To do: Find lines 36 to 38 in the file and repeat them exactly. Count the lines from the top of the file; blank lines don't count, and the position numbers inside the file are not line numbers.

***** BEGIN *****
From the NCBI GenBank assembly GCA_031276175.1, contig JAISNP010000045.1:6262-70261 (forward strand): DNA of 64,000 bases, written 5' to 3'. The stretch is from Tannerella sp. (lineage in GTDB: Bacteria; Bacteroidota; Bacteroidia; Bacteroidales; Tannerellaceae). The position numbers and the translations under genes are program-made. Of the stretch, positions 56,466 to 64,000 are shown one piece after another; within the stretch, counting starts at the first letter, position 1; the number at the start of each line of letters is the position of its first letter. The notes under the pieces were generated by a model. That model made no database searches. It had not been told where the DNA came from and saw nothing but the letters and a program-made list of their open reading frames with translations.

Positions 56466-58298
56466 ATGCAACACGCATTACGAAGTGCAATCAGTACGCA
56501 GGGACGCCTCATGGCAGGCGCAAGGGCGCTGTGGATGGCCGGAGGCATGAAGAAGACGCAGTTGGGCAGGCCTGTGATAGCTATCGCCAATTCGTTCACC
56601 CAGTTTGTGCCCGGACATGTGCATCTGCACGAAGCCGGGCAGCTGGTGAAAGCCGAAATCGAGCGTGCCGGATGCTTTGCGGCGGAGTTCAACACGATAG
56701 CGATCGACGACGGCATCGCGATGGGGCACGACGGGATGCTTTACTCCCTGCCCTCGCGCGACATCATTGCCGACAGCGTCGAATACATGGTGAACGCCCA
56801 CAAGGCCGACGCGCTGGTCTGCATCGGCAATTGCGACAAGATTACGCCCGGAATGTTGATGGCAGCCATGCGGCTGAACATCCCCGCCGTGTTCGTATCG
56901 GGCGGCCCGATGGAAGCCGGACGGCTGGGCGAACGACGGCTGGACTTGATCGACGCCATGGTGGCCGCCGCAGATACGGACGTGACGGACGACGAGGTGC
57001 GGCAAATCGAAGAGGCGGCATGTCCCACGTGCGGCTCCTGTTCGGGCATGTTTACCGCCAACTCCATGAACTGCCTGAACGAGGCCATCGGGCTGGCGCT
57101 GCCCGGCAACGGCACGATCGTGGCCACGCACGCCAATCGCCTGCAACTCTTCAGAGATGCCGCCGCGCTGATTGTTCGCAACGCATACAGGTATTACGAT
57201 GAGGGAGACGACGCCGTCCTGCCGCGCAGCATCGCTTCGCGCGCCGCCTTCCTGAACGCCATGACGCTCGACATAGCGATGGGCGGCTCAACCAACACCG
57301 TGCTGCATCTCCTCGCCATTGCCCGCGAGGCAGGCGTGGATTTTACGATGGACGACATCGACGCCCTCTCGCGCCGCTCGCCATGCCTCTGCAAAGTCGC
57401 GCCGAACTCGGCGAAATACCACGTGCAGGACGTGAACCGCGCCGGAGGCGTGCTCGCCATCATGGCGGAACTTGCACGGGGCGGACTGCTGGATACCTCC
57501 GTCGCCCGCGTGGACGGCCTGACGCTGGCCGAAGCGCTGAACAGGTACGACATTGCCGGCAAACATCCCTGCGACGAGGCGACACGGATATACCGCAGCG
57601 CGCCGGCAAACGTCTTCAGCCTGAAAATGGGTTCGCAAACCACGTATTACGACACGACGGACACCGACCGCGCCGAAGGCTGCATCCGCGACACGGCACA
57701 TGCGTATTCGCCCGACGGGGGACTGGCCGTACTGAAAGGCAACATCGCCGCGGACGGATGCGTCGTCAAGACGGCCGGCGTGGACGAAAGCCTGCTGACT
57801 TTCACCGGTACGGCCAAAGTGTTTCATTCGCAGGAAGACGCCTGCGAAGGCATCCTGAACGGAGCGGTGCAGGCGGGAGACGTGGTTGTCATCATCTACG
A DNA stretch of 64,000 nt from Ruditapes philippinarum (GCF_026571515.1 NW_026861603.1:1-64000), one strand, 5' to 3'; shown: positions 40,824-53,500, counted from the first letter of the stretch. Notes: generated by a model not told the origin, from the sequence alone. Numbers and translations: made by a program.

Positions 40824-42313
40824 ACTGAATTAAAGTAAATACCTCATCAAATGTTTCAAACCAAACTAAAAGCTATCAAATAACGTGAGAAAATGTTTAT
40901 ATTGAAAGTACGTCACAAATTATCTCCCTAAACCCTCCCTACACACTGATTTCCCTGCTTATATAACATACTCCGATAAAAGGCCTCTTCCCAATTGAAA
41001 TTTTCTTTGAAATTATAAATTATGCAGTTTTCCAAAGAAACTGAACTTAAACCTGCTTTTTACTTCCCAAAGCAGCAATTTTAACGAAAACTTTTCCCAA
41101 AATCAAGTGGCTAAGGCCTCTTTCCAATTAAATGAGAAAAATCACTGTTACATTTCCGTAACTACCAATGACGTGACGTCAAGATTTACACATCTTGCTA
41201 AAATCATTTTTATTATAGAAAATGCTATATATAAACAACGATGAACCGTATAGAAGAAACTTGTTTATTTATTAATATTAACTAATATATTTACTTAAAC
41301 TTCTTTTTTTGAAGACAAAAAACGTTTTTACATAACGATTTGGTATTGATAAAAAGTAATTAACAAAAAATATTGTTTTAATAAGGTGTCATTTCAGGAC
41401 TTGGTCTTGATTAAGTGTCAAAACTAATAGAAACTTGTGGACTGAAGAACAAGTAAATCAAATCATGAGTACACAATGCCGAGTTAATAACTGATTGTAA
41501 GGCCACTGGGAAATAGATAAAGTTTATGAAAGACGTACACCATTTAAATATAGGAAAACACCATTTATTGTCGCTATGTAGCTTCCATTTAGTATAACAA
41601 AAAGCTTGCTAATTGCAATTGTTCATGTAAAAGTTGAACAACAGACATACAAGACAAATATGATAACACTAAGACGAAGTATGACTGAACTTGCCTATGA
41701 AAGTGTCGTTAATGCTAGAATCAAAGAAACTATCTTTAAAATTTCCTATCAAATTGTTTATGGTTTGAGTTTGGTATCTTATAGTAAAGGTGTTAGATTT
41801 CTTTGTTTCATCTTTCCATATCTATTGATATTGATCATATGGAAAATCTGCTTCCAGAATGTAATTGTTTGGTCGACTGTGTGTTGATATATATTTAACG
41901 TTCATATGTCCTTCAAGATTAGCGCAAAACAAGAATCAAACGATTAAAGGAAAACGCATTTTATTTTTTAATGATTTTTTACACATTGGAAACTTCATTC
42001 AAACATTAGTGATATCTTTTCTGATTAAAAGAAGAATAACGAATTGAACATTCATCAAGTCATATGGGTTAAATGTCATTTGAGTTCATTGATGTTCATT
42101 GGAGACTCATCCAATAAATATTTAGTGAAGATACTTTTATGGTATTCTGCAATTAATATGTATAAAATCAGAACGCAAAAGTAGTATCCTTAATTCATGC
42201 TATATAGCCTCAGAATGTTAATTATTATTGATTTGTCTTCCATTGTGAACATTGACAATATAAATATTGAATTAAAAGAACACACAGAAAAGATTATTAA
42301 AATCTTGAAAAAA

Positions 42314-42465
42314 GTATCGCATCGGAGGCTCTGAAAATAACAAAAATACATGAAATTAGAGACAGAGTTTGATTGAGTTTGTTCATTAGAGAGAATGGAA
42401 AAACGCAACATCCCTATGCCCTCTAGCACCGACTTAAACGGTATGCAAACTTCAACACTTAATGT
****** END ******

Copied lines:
Positions 42314-42465
42314 GTATCGCATCGGAGGCTCTGAAAATAACAAAAATACATGAAATTAGAGACAGAGTTTGATTGAGTTTGTTCATTAGAGAGAATGGAA
42401 AAACGCAACATCCCTATGCCCTCTAGCACCGACTTAAACGGTATGCAAACTTCAACACTTAATGT